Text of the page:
When the film was issued, it was a huge success. It was Disney’s first feature film, and the music and colourful cartoons enchanted both children and adults. Many companies, such as Chad Valley, were quick to capitalise on the idea of media memorabilia. The Chad Valley sets were issued in the 1930s, and Snow White stood 16 inches tall, while the Dwarfs were around 6 inches. These calico-bodied dolls had moulded felt faces with painted features, and were very well modelled. Show White wore a pink and blue rayon dress with pink shoes and white underwear, while the Dwarfs had colourful felt outfits. Hair and beards were mohair, and they bore a reasonable facial resemblance to the cartoon versions. If you are very lucky, you might come across a doll with the original card swing tag, but in any case, the dolls should bear embroidered Chad Valley labels on their bodies. Today, a cloth Chad Valley Snow White, together with her Seven Dwarfs, in excellent condition, will cost you in the region of £1000.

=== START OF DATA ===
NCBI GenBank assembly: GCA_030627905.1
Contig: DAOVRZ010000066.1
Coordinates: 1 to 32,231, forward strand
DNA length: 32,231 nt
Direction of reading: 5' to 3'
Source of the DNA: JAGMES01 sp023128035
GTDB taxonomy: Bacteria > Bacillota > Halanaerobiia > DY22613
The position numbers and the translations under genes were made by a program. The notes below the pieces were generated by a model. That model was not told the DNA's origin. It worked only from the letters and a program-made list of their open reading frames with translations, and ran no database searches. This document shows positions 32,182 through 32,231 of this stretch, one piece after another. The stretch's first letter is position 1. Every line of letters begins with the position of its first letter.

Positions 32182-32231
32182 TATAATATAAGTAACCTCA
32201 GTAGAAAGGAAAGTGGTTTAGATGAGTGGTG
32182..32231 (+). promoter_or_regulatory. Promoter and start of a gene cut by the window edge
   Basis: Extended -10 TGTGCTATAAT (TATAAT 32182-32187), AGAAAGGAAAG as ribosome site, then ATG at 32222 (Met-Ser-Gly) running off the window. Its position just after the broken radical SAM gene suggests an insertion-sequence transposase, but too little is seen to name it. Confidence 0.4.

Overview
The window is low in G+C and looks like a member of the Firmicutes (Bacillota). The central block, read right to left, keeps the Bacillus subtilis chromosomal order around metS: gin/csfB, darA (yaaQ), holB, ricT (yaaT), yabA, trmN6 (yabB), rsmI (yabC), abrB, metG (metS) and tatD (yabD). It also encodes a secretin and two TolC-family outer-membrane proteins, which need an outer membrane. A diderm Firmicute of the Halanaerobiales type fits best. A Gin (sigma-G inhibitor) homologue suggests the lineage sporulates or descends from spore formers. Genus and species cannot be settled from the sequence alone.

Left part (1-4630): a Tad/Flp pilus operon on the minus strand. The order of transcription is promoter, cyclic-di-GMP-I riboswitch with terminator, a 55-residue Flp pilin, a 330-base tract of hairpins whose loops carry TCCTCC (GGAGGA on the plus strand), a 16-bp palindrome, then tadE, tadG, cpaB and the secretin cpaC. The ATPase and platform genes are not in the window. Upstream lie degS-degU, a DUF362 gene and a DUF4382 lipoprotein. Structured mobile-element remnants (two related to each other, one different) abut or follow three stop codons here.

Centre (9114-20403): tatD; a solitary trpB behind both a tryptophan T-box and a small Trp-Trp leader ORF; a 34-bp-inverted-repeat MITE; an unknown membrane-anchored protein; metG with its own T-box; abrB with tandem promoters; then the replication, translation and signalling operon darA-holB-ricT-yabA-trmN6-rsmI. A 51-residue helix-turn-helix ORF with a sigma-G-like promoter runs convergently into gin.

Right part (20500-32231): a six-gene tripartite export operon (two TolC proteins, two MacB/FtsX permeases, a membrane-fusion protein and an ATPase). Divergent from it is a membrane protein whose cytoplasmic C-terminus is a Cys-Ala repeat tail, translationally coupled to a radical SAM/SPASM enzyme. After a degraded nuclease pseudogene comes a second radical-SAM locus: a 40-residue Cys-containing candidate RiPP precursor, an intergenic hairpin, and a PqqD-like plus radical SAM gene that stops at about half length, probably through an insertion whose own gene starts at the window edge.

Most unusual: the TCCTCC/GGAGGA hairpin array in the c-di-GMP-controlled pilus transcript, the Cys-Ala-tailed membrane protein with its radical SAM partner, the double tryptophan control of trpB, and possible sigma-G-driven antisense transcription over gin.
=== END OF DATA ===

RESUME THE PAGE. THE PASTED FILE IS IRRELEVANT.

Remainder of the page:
For most collectors, however, a Chad Valley set is beyond their reach; nevertheless many, more modern but still enchanting, dolls representing the ebony-haired girl and the droll dwarfs are available at just a fraction of that price. A grouping of them makes a particularly colourful collection. Snow White is one of those characters which everyone seems to recognise, and most people have a soft spot for her. The dwarfs are comical in appearance, so a Snow White display is cheerful and bright.
Mattel have produced several versions of Snow White over the years, including a very pretty model dressed in her famous blue and yellow gown, which reveals her in a tattered dress, all ready to scrub the doorstep, when the skirt and sleeves are removed. Usually, these Mattel Disney dolls incorporate a Barbie body, but have a specially modelled head to represent the character concerned. For many years the company produced dolls to accompany the various films, but nowadays the dolls are often made by Vivid Imaginations or Simba.